A Message From the Editor
This summer July 18 to July 21, 2013, ADDA will hold its famous National Conference at the beautiful Marriott at the Renaissance Center in Detroit, Michigan!
The first ADDA Conference I attended was in Tucson, Arizona in 2005. I had recently been diagnosed with ADHD and I was struggling. We’re lucky to have an active ADHD Support Group here in Montreal, so I heard about the ADDA Conference at one of the meetings. A fellow member and friend turned to me and said "Go to the ADDA Conference. It’ll change your life.” She was right.
Before the Conference, I felt ADHD was a problem you tried to hide while searching desperately for a cure. I was amazed to find so many people with ADHD congregated in one place, and they weren’t hiding from their ADHD, they were revelling in it! It was like coming home. I could be exactly who I am. The freedom was intoxicating. I was sitting in the conference room on the second day and I turned to my wife saying, "That’s it. We’re attending every ADDA Conference from now on.” We have... and we will.
It was at that conference too, that I first volunteered to write for ADDA. I had always enjoyed writing, but I’d never been asked to contribute to something that could make a difference in people’s lives. I was hooked. That was seven years ago, and I’ve discovered that striving to make a difference in people’s lives helps many, many people, but it helps you most of all. Since that first time, at each Conference I’ve taken a more active role as a volunteer, and the rewards in my own life have been incalculable.
Many people have shared similar stories about how an ADDA Conference was the catalyst for dramatic changes in their own lives. Of course, only good things will happen when 600 adults with ADHD come together in one location. It’s exciting, it’s entertaining and it’s educational. Over the years, many, many adults with ADHD have told me that the ADDA Conference was the first place they felt completely at home and comfortable being themselves.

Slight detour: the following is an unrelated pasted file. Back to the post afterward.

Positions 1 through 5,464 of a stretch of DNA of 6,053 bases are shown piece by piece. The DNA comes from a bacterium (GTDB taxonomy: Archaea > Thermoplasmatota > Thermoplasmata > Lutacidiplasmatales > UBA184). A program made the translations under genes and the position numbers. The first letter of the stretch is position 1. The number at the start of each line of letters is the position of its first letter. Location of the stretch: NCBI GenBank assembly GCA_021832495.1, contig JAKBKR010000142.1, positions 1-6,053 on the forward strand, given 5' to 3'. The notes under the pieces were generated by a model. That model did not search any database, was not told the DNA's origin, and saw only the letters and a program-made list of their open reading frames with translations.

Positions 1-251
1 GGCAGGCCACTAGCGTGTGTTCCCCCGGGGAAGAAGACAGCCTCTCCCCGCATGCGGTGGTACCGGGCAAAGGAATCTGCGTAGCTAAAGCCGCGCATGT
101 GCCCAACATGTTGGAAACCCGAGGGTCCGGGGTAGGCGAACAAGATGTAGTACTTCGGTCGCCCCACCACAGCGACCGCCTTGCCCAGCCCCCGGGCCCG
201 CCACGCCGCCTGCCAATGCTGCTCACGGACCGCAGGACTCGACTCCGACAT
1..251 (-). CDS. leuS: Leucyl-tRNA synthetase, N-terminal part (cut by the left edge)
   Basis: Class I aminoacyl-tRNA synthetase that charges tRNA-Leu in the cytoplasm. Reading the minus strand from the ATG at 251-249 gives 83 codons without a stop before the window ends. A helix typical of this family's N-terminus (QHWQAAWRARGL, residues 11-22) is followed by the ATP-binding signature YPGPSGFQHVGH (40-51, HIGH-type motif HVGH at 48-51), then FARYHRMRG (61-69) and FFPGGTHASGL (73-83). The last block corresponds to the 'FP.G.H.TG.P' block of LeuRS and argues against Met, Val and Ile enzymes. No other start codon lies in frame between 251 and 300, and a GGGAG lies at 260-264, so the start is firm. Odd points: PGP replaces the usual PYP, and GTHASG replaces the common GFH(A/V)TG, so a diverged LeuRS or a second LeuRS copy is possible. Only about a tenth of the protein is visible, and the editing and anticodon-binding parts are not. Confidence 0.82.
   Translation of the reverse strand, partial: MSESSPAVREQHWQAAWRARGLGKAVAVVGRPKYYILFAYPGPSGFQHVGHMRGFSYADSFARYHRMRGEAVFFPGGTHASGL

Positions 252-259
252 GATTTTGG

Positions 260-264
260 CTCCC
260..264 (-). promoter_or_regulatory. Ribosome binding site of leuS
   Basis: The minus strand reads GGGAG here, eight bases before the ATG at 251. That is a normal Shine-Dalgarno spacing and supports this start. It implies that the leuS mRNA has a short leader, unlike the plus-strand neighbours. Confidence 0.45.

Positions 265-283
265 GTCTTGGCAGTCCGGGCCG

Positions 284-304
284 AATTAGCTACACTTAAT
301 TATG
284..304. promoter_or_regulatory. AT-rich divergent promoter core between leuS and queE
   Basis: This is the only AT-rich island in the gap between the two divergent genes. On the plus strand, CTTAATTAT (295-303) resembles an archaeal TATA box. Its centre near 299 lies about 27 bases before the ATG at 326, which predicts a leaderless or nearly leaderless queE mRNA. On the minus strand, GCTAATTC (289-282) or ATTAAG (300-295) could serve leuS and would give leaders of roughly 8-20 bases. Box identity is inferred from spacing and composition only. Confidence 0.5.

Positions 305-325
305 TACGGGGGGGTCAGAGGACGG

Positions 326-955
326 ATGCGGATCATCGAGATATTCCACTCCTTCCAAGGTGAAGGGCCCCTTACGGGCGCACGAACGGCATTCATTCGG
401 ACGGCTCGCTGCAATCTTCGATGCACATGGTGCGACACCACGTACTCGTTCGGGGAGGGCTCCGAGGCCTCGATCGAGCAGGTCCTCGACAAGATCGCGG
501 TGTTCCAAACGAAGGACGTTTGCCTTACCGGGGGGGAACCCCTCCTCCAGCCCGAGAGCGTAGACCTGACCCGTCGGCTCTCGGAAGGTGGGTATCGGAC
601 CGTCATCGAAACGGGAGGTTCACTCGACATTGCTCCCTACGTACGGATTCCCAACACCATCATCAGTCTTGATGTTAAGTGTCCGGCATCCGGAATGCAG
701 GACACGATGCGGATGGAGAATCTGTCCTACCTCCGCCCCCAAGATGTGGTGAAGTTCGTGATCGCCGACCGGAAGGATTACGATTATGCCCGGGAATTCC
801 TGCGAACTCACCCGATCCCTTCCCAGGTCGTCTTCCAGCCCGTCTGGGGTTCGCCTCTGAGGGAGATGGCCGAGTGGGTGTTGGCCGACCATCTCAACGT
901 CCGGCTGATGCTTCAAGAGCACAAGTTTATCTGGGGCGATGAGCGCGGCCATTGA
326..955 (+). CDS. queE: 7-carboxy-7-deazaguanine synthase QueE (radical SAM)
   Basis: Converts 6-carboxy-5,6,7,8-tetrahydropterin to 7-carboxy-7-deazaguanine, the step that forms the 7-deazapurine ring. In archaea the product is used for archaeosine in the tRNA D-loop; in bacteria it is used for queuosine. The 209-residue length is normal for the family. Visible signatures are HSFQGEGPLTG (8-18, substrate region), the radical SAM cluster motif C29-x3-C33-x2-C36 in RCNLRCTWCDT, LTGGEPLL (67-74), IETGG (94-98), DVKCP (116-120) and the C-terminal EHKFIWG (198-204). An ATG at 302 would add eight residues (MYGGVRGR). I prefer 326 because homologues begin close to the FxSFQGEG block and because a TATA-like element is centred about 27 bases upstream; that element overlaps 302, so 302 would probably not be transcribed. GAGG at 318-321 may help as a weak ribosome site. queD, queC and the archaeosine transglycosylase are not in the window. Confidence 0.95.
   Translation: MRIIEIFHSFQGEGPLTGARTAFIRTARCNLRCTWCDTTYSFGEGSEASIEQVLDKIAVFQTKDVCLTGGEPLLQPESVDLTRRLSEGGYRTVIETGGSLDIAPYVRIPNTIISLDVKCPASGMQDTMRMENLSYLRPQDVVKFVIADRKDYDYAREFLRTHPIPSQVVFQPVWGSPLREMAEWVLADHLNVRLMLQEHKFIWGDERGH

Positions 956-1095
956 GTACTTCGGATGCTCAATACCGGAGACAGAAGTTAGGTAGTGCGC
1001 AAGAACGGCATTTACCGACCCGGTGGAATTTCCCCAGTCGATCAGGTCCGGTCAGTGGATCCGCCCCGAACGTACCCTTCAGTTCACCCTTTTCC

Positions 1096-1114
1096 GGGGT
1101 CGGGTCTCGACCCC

Preparations are underway and we’ll be announcing details as they become available. You won’t want to miss a single detail! Mark the dates immediately in your agenda, start planning your vacation, put your pennies away… whatever it takes… I highly recommend you attend the ADDA Conference in 2013. It’ll change your life.
We're already looking for conference committee volunteers, including volunteers to read and rate program proposals, lead various conference committees and assist us onsite. If you’d like to help organize the conference, please contact the ADDA National Conference committee chairperson.
We can’t wait to see you this summer!
Until next month, here's...
To your success,
ADDA eNews Editor
Enjoy These Articles Especially for Adults with ADHD Exclusively from ADDA
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In my last article in the November 2012 eNews, I spoke about being invited to dine with Whitehouse staffers, an event where I had the opportunity — I felt it was an obligation — to address veterans’ concerns in three areas including the relationship between PTSD and ADHD and the surprising dearth of research into the effects of their co-existence in many veterans like me. Since that article, I’ve received positive feedback from numerous veterans grateful I’ve shared issues they’ve been facing but have difficulty expressing.
In this issue, I want to digress a bit, and share something I’ve found especially helpful. As a veteran returning to university, I’ve had to completely change my pre-military coping methods of dealing with stress as I once-again faced the demands of academic life, and most recently, final exams. Read more»
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At the age of 32 Michael Camoin was fired from his job as a school social worker, and then diagnosed with ADHD and depression.
Eighteen years later, he is a leader in independent film production in northeastern New York, and co-founder of Upstate Independents, Inc., a network for the Association of Independent Video and Filmmakers established in 1995 and now home to more than 200 media artists.
What I Did on My Winter Holidays
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Happy New Year! It’s 2013, and I was thinking about how I’ve changed since 2012. Well, for starters, I’m slightly more tanned thanks to my one-week Miami getaway. Of course, like most of us who benefitted from having a week or so off for the holidays, I’ve put on a few pounds from overindulging in sweets and delicious desserts. So yes, physically speaking, perhaps I’m not quite the same now, at the dawn of the New Year, as I was a month ago-- but what about changes on an emotional or psychological level? Read more»